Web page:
Exposure to air pollution on route to school can decrease working memory growth, study reveals

A study conducted by the Barcelona Institute for Global Health (ISGlobal) has revealed that air pollution exposure on home-to-school routes can have harmful effects on cognitive development in children. The aim of the study was to evaluate the impact of air pollution exposure during the home-to-school walking commute.

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The study determined the link between decreased working memory and exposure to black carbon and fine particulate matter (PM2.5) during the home-to-school walking commute. The study was performed in the BREATHE project. Earlier research in the project discovered that traffic-related pollutants exposure in schools was related to reduced cognitive development. The conclusions of a previous study had revealed that 20% of a child's everyday dosage of black carbon - a pollutant directly associated with traffic - is inhaled during urban commutes.

Mar Álvarez-Pedrerol, ISGlobal researcher and lead author of the study stated that the conclusions of earlier experimental and toxicological studies have revealed that these short exposures to very high pollutant concentrations can have an excessively high impact on health. She further added that the harmful impacts may be more significant in children due to their higher respiratory rate and smaller lung capacity.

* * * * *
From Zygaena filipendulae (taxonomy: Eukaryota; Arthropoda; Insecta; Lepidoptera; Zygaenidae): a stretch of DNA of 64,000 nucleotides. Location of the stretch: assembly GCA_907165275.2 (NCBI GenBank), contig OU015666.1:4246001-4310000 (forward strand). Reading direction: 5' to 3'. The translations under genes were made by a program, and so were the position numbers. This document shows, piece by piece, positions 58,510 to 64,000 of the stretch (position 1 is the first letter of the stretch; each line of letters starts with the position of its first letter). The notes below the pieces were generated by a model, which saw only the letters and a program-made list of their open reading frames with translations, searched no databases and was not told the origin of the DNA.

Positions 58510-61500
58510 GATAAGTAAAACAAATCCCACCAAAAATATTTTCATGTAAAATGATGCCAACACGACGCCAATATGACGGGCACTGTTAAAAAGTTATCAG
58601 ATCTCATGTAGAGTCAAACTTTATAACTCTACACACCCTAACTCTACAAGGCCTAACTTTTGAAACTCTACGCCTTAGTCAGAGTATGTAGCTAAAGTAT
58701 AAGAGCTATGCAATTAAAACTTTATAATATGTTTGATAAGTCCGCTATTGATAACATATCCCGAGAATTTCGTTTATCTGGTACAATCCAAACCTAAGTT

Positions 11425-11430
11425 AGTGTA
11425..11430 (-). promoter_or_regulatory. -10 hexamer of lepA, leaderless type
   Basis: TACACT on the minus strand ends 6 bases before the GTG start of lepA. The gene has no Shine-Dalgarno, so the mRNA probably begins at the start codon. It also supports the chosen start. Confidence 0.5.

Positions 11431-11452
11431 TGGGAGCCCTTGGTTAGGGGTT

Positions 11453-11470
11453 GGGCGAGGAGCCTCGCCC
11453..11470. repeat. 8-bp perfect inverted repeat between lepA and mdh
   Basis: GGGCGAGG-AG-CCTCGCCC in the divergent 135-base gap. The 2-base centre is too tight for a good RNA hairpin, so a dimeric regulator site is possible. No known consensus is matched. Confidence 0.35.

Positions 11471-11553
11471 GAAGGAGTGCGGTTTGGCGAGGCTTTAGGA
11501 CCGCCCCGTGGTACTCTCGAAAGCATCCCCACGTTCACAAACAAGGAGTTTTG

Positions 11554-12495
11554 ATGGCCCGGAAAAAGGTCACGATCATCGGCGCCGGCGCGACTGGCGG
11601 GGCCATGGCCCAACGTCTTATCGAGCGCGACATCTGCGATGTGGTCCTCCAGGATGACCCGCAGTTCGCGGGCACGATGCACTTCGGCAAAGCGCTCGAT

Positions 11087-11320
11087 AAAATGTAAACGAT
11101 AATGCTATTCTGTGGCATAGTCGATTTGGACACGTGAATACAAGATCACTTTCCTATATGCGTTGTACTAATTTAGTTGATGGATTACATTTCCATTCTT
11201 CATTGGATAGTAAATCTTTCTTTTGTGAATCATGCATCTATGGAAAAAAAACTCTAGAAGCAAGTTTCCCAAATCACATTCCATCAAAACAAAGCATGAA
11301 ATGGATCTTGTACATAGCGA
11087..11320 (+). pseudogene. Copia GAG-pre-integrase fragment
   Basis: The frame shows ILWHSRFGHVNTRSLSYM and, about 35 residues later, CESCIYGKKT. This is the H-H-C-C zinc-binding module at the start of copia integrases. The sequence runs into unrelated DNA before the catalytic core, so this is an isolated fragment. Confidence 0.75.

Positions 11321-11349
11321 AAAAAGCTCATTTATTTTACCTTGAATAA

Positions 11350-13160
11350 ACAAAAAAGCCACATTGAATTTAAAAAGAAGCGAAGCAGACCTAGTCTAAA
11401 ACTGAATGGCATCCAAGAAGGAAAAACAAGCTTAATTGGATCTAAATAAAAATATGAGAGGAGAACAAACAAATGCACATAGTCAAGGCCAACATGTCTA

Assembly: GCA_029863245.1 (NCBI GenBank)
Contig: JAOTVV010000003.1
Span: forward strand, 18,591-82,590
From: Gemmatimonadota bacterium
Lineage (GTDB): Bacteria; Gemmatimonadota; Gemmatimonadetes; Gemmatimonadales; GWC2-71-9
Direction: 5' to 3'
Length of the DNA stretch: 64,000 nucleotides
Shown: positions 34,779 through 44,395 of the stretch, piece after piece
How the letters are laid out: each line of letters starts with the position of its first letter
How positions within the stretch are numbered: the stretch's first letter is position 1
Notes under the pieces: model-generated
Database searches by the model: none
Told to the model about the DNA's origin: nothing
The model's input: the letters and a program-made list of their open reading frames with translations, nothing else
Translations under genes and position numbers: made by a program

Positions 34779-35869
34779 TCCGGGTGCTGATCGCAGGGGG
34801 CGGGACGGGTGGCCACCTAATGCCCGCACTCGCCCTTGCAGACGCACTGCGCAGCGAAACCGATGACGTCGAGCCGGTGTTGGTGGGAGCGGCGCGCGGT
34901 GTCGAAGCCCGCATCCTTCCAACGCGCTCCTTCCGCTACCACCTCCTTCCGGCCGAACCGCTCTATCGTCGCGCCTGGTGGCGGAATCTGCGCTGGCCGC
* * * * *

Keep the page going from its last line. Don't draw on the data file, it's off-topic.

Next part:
The study, involving over 1,200 children between 7 and 10 years old, was conducted in Barcelona. All of the participants walked to school from home every day.  The children’s attention capacity and working memory was evaluated many times during the one year study. Their air pollution exposure over the same duration was measured based on the projected levels of the shortest walking route from home to their school.

Statistical analysis of the results indicated that exposure to black carbon and PM2.5 was associated with a decrease in the working memory growth: an interquartile range increase in black carbon and PM 2.5 levels were related with a drop of 3.9% and 4.6%, respectively, in estimated annual working memory growth. No noteworthy associations were found with NO2 exposure and none of the pollutants examined were observed to have any impact on attention capacity. In this study, boys were much more sensitive than girls to the impacts of both black carbon and PM2.5.

Jordi Sunyer, head of ISGlobal's Child Health Programme and co-author of the study stated:

Above all, we do not want to create the impression that walking to school is bad for children's health because the opposite is true: walking or cycling to school, which builds physical activity into the child's daily routine, has health benefits that far outweigh any negative impact of air pollution."

According to Álvarez-Pedrerol, reduction in private vehicle use for the school run will create safer and less polluted home-to-school routes.

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